Zambian farmers can take Vedanta to court over water pollution. What are the legal implications?
Gabrielle Holly at Omnia Strategy LLP analyses the UK Supreme Court's landmark decision.
This morning, the Supreme Court delivered its much anticipated judgment in Vedanta Resources PLC and anor v Lungowe v and ors. In a unanimous decision, the court found that a claim brought by a group of Zambian villagers against UK-based Vedanta Resources Plc and its Zambian subsidiary, Konkola Copper Mines (KCM), could proceed in the UK.
The duty of care
The claimants in Vedanta and other similar cases (Okpabi and ors v Royal Dutch Shell plc and anor and AAA and ors v Unilever and anor) have all relied on the case of Chandler v Cape Plc to argue that a UK parent company could owe a duty of care to those affected by acts of a foreign subsidiary.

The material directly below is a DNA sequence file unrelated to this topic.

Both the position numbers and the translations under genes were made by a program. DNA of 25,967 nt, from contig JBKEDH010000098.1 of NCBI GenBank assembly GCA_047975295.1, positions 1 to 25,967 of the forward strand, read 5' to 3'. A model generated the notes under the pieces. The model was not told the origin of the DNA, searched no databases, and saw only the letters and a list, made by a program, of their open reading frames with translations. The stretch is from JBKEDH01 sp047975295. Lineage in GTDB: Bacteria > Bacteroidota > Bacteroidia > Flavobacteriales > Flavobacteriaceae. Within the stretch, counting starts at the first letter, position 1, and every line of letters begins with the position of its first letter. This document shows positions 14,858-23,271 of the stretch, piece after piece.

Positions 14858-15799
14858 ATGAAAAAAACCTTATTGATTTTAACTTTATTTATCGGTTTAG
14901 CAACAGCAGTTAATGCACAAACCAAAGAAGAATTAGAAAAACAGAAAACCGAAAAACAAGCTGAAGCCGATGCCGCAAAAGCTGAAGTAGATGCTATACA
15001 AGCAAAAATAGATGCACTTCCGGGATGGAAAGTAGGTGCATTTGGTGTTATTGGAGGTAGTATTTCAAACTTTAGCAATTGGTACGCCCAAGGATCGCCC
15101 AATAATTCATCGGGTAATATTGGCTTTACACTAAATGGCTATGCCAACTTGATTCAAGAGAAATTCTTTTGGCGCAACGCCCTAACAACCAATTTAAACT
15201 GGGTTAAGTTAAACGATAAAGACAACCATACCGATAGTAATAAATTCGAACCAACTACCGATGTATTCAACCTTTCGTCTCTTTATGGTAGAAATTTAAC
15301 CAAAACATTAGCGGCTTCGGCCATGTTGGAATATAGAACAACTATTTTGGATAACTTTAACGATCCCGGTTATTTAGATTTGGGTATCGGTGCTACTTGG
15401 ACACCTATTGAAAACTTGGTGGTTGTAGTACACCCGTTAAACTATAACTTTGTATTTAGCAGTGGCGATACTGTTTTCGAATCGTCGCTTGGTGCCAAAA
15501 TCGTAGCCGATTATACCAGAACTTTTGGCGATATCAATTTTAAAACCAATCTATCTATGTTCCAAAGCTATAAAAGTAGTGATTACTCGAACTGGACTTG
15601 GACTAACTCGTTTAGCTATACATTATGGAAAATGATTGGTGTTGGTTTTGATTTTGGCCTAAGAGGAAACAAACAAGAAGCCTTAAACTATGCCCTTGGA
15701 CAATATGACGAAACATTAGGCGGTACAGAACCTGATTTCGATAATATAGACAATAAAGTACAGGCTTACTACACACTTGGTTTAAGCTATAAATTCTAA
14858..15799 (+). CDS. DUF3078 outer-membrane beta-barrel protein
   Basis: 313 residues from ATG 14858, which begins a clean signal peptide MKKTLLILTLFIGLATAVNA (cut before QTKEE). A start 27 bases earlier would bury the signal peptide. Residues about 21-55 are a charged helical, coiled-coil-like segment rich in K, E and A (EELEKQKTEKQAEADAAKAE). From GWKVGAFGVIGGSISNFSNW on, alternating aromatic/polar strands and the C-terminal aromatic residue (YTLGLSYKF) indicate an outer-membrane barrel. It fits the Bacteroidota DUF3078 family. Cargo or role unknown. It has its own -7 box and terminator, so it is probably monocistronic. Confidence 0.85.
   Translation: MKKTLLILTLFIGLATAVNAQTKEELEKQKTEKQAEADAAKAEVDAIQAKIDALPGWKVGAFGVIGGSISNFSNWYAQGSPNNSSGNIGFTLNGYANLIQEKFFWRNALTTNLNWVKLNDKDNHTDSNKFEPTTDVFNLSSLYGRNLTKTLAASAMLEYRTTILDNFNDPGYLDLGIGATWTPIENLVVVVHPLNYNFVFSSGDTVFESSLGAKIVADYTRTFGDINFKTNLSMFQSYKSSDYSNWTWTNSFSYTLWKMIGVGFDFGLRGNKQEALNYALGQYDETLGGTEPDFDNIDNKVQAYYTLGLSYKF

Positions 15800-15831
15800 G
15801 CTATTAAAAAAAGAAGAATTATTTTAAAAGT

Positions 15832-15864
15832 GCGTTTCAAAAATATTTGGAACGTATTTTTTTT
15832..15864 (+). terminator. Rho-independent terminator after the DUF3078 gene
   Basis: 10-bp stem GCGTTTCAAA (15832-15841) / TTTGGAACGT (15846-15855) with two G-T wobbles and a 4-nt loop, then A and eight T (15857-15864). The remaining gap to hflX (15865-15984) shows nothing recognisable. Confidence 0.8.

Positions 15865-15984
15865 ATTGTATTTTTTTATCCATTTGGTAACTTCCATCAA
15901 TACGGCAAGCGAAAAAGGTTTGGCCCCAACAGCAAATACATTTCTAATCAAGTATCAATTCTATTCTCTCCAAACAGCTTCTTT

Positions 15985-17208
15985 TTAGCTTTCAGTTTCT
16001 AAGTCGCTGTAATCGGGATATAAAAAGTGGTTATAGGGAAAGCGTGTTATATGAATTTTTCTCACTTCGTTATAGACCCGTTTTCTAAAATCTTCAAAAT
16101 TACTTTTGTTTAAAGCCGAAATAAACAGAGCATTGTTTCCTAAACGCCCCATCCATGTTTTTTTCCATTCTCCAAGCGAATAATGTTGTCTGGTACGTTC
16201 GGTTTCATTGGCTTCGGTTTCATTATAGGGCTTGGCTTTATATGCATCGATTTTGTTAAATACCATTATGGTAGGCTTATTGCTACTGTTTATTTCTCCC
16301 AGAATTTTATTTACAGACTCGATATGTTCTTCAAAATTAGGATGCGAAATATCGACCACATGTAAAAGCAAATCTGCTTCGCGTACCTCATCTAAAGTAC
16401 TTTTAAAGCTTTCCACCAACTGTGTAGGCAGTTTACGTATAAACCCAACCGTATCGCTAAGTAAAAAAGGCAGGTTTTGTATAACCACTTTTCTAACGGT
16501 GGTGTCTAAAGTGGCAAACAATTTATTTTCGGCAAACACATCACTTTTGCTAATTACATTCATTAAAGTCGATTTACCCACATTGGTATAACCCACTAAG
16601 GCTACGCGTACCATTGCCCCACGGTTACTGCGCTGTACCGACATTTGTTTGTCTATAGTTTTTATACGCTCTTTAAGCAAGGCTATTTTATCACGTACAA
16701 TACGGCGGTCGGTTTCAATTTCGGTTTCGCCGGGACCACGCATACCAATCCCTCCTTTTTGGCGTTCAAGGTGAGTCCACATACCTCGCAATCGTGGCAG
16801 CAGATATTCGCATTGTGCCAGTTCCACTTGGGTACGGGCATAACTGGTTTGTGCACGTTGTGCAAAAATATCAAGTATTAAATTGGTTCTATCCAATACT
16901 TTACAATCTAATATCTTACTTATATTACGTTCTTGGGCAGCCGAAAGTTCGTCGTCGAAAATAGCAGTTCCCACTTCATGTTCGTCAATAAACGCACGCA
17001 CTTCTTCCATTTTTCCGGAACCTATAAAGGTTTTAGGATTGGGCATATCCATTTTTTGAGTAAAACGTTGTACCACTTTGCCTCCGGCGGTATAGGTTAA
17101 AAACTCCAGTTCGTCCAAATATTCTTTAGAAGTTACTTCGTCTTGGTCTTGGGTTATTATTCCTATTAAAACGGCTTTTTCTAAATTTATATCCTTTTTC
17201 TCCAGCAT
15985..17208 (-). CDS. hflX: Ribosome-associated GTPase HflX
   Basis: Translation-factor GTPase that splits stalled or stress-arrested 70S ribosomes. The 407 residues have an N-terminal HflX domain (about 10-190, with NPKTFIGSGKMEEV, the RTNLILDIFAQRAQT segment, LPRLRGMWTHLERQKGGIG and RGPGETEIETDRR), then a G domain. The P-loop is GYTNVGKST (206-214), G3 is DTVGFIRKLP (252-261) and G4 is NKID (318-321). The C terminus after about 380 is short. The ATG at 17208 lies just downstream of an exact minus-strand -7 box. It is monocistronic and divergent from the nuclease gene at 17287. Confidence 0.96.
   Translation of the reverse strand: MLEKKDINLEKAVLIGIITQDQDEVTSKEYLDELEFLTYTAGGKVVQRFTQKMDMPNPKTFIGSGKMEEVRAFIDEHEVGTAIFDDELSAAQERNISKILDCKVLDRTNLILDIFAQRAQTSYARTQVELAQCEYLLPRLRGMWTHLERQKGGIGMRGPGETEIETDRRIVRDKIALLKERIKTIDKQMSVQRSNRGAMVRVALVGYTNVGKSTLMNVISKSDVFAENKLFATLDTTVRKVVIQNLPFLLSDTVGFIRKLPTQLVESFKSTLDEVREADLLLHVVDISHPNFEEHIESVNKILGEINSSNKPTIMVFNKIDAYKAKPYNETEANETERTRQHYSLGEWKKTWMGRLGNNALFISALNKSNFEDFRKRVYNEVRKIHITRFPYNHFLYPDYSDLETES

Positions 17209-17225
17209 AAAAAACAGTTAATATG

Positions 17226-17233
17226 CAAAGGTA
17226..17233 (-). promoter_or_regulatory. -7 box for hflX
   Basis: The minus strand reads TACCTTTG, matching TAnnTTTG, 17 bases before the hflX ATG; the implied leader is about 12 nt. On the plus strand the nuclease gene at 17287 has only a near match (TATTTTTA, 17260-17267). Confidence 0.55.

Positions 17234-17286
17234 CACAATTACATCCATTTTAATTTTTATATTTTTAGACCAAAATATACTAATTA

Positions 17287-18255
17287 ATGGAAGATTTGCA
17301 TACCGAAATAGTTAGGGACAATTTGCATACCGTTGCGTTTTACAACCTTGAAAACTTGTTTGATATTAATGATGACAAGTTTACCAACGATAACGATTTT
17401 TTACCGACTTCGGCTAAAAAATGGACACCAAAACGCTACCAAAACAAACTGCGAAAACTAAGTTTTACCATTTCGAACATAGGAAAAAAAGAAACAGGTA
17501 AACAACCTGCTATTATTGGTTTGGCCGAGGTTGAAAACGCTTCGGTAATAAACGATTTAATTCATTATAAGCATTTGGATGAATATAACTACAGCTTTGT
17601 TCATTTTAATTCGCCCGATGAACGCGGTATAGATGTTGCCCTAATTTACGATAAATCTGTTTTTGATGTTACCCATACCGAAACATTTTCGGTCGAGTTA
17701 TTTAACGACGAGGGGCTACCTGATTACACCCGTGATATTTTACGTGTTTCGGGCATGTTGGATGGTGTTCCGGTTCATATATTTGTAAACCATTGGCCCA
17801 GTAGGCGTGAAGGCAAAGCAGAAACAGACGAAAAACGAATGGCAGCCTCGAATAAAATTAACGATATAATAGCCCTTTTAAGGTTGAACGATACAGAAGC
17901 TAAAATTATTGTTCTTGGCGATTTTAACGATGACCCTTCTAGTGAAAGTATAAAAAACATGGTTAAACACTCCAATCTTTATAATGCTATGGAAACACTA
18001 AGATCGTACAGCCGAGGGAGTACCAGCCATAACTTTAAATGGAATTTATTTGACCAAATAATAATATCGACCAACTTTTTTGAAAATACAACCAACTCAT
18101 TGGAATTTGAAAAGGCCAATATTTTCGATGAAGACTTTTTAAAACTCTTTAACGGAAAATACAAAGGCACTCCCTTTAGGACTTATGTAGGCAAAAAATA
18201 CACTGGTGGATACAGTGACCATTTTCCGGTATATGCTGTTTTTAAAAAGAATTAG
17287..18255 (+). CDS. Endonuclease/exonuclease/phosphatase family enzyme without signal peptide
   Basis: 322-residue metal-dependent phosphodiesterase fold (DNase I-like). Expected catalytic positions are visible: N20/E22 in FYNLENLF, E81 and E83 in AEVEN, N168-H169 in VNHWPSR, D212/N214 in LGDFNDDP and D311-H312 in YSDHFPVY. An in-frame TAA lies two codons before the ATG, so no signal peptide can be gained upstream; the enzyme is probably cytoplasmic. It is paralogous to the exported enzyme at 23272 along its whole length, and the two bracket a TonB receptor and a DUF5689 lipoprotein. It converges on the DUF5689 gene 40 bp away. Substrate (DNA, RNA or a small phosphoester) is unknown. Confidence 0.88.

Chandler set out a series of factors which established that the parent company in that case owed a duty of care to the employees of its subsidiary. However, though tried and tested, these factors have not been an easy fit for subsequent claims.
In a significant step, the Supreme Court in Vedanta confirmed that the Chandler factors are not the only path available to prospective claimants. It found that the relevant duty in parent company cases can be established by reference to basic tort principles rather than the “straitjacket derived from the Chandler case” (at )...